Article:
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Detroit Bailout Isn’t Looking at Real Economy

December 2, 2008

stuff of dreams

stuff of dreams

It’s the stuff of dreams. The Big Three will be profitable by mid-2010. Congressional leaders are demanding to see details about how U.S. automakers will start making money again before they will agree to have a vote on the $25 billion federal loan package that the industry is seeking this time around. This time around is exactly right because few are looking the big economic picture and the constraining forces that are beginning to sink into the width and breadth of the economic recession.

Detroit’s only hope seems to cobble together a few hybrids that most American’s can ill afford at a time when consumer credit across the board is expected to freefall into oblivion over the next few years. GM has a hard time getting their new technological marvel, the Volt, around the block for a test drive. Bankers are using new regulation regarding unfair and deceptive practices as the grand excuse to cut their risks before coming record credit card and consumer defaults. As a result, those Americans with viable employment are projected to have a harder time getting the goods they need, including automobiles. The auto industry must meet a recessionary, corrective market.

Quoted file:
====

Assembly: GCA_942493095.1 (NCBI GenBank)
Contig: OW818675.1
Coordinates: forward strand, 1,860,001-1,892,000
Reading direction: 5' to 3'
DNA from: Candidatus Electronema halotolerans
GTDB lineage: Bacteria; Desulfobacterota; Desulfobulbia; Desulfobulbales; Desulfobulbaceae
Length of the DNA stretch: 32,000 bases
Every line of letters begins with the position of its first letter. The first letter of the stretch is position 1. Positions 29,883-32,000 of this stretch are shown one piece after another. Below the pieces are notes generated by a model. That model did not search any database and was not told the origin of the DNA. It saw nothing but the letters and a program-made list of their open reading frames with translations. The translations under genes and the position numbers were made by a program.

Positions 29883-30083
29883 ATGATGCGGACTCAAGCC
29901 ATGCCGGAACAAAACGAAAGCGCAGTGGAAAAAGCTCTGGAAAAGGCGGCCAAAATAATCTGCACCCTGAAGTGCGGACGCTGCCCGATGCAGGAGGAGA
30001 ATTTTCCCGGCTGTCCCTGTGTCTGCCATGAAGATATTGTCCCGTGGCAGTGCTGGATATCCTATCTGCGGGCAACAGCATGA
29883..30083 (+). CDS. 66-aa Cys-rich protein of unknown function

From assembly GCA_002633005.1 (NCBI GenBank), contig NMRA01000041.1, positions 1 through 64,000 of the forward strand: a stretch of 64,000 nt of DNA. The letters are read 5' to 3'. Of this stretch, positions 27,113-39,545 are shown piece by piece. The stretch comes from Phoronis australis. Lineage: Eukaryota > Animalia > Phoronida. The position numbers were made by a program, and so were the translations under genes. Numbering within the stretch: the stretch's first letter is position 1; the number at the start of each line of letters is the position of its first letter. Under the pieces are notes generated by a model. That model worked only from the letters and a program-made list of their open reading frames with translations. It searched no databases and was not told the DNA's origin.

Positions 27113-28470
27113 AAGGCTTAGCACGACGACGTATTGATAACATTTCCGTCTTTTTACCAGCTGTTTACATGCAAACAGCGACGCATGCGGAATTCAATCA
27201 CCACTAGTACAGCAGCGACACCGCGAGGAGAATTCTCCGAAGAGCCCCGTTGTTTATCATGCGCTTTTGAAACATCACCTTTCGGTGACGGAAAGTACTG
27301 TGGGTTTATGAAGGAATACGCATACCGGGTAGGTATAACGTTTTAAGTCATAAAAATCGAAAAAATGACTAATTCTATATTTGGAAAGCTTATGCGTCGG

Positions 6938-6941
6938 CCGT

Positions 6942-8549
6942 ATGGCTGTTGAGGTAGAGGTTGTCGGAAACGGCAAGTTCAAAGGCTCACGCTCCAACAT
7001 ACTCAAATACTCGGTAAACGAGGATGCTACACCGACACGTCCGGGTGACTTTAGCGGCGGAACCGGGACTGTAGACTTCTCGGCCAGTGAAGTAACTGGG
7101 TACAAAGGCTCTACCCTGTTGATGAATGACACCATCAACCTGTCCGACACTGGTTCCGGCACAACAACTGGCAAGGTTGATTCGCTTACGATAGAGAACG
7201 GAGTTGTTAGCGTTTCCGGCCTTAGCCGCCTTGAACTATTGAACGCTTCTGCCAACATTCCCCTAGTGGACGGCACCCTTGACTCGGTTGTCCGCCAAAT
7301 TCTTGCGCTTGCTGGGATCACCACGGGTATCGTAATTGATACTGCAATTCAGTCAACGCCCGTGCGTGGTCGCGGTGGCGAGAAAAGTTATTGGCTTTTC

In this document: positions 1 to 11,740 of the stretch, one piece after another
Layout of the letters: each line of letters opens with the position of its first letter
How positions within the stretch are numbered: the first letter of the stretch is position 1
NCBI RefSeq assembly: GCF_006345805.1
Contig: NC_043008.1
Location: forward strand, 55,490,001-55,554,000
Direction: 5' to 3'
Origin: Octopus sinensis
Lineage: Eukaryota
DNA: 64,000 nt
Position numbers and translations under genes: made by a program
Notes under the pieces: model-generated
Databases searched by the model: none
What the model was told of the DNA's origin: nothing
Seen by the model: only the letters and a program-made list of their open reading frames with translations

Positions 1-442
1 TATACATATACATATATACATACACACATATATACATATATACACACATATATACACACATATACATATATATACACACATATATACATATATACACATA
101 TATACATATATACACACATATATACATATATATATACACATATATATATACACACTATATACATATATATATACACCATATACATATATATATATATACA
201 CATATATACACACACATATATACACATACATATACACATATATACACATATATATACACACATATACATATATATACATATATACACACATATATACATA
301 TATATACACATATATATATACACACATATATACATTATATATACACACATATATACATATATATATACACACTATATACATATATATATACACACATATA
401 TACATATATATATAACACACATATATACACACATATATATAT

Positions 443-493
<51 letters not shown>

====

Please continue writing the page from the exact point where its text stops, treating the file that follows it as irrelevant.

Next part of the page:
With a record contraction of the housing market expected to be at least 40% over the short term, the carnage of record corporate job losses and the loss of investment in the stock market and Wall Street, the economy is due for truly hard times when many were hoping for an end to this recession about mid-2010. The government through the American taxpayer is left holding the ball in hopes of sustaining a bankrupt economy.

plug-in-technologyAny hope of the Big Three or the auto industry hinges on demand for their products rather than containing employment and retirement costs. Existing SUV plants are being converted to produce smaller cars, but there is no talk about improving technology, gas mileage or reliability. The Big Three simply hope to survive. Auto sales are down to 10.5 million units so far this year. They need sales of twelve million units a year to survive and that hope is waning fast with the current scope of the economy and even moderate projections into the future. Americans cannot live on dreams and whimsy alone. We must get down to business. ~ E.Manning

One Comment leave one →
  1. thinking hard and fast permalink
    December 3, 2008 10:45 am

    Most loans are not owned by banks and that’s the problem, a big problem. The people who own the loans have NO idea what they have, and what part of it is good and what part of it is bad.

    But we have computers today and we could shift through to find out what needs to be renegotiated and what not. But that’s too much work. It is better to dump the bad paper to the government and get the billions.

    I will stop here because I get too worked up thinking about the criminal aspect of this meltdown.

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